Human rights groups said the harsh sentence gave the lie to Saudi claims it was improving women’s rights and showed the situation was getting worse.

      • Common DreamsRights Groups Tell Zuckerberg to Stop ‘Dangerous Censorship’ of Abortion Content

        A coalition of civil society organizations on Wednesday demanded that Meta CEO Mark Zuckerberg put a halt to censorship of abortion rights content on his company’s platforms following reports that Facebook and Instagram have been removing posts aimed at helping pregnant people access reproductive care in U.S. states where it is heavily restricted.

        “Meta has demonstrated that it has no policy in place to defend peoples’ right to abortion on its platforms.”

      • MeduzaRoskomnadzor sets aside 58 million rubles for system to find banned content — Meduza

        The Main Radio Frequency Center, under the supervision of Roskomnadzor, has allocated 57.7 million rubles ($956,000) for the creation of a system known as “Oculus” to search for banned content. With the help of neural networks, the system will analyze texts, photos, and videos on websites, social media, and messengers. According to Roskomnadzor, it will be able to analyze 200,000 images a day, and is planned to be finished in four months, by December 12, 2022.

      • MeduzaRussian YouTube alternative bans iOS app downloads everywhere but Russia — Meduza

        Rutube, Russia’s alternative to YouTube has blocked app downloads in the Apple App Store for all users not located in the Russian Federation.

      • Common DreamsGOP Censorship Crusade Leads to 250% Spike in ‘Educational Gag Order’ Proposals

        The GOP’s nationwide war on public education—specifically the teaching of race, U.S. history, and LGBTQ+ identities—has led to a 250% spike in state-level “educational gag order” bills this year, according to a report published Wednesday by the free expression group PEN America.

        “This year’s bills have been strikingly more punitive.”

    • Freedom of Information / Freedom of the Press

    • Civil Rights/Policing

      • Common DreamsMississippi Town’s Black Residents ‘Terrorized’ by Racist Police Seek DOJ Probe

        Black residents of Lexington, Mississippi are calling for a U.S. Justice Department probe of systemic racism in the town as they filed a federal lawsuit Tuesday against the municipality, its police department, and current and former police officials, including an ex-chief fired for racist boasts about shooting a fleeing man 119 times.

        “The city is in a sense under its own martial law with Black citizens held hostage to the police, afraid to leave their homes.”

      • Common DreamsOpinion | The Very Strong People Can Defeat the Corporate Jerks

        From corporate polluters to political bosses, power elites try to create a myth of inevitability, trying to make workaday people feel helpless, too small to change the injustices of the system. Don’t bother is their message.

      • The NationRecent Migrant Deaths Highlight the Danger of Deterrence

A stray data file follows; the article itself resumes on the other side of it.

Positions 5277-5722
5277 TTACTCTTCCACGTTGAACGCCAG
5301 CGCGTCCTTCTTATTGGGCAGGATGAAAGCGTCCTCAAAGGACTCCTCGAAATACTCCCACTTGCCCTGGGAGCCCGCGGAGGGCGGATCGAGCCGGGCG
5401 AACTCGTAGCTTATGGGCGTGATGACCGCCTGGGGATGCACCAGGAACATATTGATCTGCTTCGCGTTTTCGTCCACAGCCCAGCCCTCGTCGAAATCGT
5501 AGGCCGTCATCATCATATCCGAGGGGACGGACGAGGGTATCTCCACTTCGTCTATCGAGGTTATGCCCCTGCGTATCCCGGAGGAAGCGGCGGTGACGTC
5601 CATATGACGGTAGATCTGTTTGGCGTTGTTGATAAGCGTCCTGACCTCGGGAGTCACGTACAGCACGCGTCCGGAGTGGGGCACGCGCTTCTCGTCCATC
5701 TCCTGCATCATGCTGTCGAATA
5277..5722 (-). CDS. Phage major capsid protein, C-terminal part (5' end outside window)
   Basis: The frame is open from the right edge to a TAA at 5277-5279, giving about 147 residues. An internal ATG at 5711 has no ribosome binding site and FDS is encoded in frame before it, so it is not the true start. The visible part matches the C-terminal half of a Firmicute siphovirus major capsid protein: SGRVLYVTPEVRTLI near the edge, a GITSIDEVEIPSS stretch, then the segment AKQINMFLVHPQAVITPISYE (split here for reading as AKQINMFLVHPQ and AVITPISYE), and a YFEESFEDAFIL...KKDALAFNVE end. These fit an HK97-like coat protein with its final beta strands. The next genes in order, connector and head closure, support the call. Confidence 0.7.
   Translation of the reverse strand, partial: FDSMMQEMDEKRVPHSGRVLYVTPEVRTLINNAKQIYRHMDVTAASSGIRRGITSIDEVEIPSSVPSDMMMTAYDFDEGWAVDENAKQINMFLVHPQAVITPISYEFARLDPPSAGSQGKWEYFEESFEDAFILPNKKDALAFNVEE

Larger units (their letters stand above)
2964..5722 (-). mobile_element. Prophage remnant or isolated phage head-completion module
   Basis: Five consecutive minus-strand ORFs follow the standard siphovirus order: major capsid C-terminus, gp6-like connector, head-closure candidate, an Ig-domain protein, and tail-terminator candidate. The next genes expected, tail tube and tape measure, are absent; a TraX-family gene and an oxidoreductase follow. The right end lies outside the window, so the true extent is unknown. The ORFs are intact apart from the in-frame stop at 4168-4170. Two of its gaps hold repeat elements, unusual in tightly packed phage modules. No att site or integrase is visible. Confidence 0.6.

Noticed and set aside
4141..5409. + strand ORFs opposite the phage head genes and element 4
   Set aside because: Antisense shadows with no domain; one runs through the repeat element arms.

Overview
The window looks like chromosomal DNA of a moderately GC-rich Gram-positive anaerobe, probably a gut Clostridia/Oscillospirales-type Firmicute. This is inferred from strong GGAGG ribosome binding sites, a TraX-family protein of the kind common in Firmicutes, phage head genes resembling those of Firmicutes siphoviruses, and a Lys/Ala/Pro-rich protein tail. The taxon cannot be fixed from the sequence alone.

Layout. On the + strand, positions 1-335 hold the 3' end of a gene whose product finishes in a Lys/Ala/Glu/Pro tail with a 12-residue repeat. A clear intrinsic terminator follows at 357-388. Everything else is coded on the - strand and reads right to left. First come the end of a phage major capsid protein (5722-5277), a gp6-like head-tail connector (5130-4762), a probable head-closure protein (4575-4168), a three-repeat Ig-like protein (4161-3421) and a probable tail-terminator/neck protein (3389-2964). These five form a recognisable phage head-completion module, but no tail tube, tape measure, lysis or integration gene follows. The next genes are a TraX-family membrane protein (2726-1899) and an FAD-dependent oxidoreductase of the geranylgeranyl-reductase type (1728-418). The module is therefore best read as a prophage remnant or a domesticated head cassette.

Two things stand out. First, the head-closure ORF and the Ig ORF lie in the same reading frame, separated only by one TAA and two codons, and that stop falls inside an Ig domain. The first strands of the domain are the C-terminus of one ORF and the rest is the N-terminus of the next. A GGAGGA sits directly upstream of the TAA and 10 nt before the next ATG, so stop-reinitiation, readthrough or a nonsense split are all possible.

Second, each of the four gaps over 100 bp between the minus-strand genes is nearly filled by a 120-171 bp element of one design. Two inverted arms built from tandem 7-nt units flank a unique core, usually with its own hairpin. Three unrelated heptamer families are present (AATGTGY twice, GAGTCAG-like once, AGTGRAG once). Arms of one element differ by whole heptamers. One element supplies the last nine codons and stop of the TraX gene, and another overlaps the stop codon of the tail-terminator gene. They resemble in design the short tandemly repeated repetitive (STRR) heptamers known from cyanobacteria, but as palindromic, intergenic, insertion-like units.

Earlier this month, 15 Haitian migrants boarded a small boat in hopes of making it to the United States. Only half of them are known to have survived the journey. The boat, described by the Coast Guard as a “rustic vessel,” capsized off the coast of the Florida Keys. Two of the passengers drowned; five others are still missing. Two days later, a boat carrying more than 300 people made landfall at a resort in Key Largo. Just over 100 passengers were taken into Border Patrol custody, while the rest were sent back to Haiti. Two days after that, a boat carrying 123 people landed elsewhere in the Keys.

      • The NationCelebrating Harlem’s Renaissance
    • Internet Policy/Net Neutrality

      • TechdirtU.S. Wireless Network Quality Dips, Again

        We’ve noted for a long while that Americans pay some of the highest prices in the developed world for mobile data. But U.S. network quality doesn’t really make that a great value equation. U.S. 5G networks are notoriously slower than 5G networks in many other countries, and studies have found U.S. video streaming over wireless also lags behind the rest of the world.

    • Monopolies

      • Copyrights

        • IT WireHigh Court rules Google cannot be sued for defamation over links

          The Australian High Court has ruled that Google cannot be held liable for defamation for merely linking to content on the Web, finding that it could not be deemed to be a publisher in such an event.

          The ruling on Wednesday came after the search company appealed against a Victorian Supreme Court ruling in favour of a Melbourne lawyer, George Defteros, who has acted in the past for underworld figures, including the late Carl Williams.

          Defteros was the subject of an article in the Melbourne newspaper, The Age, in 2004 when he was charged with conspiracy to murder and incitement to murder the day before the story was published. The charge was retracted in 2005.

          He sued Google after becoming aware that a search for his name brought up the article in question, along with a snippet from it.

          {loadposition sam08}Defteros requested in 2016 that the company take down the article, but Google refused. He then took the company to court.

          A Victorian Supreme Court ruling ordered Google in 2020 to pay Defteros $40,000. But, with a 5-2 majority, the High Court found that Google could not be held to have published the defamatory material.